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Internet Marketing and Web Development in Higher Education and other tidbits…

Are Teens on Twitter? And a Bunch of Other Related Data

28 Aug 2009

written by Kyle James

Are Teens on Twitter? And a Bunch of Other Related Data

I’m going to go ahead and admit that this post kind of turned into a resource with a whole lot of links to other articles.  Maybe some of you have seen the article on the New York Times website titled Who’s Driving Twitter’s Popularity? Not Teenagers.

Just 11 percent of its [Twitter] users are ages 12 to 17

A few other great points in the article:

In fact, though teenagers fueled the early growth of social networks, today they account for 14 percent of MySpace’s users and only 9 percent of Facebook’s. As the Web grows up, so do its users.

Almost everyone under 35 uses social networks, but the growth of these networks over the last year has come from older adults.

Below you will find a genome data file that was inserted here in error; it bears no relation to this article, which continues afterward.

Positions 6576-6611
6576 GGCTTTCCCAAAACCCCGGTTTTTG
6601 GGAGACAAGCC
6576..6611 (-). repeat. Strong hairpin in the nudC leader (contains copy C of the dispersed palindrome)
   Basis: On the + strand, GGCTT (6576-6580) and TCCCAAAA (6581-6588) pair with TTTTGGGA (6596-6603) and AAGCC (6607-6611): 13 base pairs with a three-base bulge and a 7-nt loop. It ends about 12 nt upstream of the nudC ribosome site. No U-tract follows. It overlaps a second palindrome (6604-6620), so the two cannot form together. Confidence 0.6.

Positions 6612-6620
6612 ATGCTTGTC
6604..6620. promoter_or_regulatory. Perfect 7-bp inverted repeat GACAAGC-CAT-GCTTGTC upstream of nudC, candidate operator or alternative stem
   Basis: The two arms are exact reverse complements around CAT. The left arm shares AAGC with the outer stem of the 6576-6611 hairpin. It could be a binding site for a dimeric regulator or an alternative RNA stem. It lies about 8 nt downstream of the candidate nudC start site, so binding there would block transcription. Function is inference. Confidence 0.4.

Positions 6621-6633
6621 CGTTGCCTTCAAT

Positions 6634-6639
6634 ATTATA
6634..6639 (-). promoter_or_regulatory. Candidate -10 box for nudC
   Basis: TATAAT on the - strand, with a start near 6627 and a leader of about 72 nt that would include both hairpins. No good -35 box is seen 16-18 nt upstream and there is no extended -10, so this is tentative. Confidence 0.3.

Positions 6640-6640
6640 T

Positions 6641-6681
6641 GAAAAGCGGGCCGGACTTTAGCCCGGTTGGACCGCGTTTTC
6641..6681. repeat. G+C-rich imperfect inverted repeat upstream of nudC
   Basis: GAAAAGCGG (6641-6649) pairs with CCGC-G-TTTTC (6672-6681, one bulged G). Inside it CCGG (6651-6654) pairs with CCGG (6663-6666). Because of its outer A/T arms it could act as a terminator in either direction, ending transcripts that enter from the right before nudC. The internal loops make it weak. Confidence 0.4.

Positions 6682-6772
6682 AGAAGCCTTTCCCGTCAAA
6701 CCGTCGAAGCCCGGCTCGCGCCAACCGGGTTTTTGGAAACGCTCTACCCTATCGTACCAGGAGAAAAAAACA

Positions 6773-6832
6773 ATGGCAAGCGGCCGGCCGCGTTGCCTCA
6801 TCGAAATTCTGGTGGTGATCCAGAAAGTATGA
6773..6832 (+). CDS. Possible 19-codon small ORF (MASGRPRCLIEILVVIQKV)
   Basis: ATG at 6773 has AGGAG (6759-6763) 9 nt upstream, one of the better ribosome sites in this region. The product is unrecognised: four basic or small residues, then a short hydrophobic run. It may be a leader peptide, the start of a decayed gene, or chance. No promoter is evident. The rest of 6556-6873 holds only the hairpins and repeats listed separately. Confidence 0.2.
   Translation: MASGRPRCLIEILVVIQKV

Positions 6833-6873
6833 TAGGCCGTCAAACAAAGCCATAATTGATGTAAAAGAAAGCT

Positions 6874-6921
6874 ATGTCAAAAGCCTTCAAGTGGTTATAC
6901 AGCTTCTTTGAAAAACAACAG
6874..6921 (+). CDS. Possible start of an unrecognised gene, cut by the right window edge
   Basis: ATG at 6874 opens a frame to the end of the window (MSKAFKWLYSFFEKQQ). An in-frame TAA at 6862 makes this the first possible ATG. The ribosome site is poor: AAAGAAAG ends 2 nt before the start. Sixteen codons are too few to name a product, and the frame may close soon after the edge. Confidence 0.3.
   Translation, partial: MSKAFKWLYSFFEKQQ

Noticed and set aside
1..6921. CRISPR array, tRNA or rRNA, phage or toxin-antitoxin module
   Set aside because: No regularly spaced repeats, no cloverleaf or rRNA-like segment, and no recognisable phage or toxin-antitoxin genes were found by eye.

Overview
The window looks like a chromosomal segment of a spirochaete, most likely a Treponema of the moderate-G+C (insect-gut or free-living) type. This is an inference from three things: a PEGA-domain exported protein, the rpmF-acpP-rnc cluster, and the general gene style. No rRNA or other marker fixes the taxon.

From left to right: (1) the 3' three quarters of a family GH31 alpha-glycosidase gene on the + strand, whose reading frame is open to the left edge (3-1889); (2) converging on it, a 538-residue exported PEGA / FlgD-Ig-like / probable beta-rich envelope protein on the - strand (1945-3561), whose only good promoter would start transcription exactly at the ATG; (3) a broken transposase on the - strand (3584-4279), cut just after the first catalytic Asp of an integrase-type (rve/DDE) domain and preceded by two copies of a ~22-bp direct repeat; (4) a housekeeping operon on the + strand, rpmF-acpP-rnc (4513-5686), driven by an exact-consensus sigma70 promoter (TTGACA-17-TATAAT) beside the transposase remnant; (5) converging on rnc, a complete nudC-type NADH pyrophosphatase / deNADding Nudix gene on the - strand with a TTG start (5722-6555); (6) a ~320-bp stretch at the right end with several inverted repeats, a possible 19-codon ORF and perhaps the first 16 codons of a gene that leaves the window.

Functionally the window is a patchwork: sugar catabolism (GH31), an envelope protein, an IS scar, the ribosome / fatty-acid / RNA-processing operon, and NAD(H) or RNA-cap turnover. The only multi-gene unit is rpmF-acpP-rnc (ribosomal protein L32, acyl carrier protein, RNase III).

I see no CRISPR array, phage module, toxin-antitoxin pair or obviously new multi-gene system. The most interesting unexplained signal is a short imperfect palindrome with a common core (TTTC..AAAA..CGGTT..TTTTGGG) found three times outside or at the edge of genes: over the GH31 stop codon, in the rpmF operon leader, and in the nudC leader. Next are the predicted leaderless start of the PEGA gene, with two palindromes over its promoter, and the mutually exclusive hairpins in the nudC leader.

I know I wrote a post almost three months ago about the fact that 99% of 18-24 year olds are on Social Networks, but with new data like this NYTimes article coming out regularly they’re not the only audience on this network.  Even a recent Forrester Report says that 80% of Americans are on Social Media Monthly.  Just yesterday, Rachel gave us a great example of how we can use Facebook status updates to connect with not just prospective students but also alumni.

I’m probably more tired of reading articles about Twitter and “tweeting”  than anyone else, but we need to realize that Higher Education can market on Social Media.  Twitter can be a great tool, and any of you out there who use it regularly probably have lots of stories about how it has changed your life through the connections you have been able to make.  Purely from a marketing standpoint, Twitter is the second largest driver of traffic to this blog next to Google Search traffic!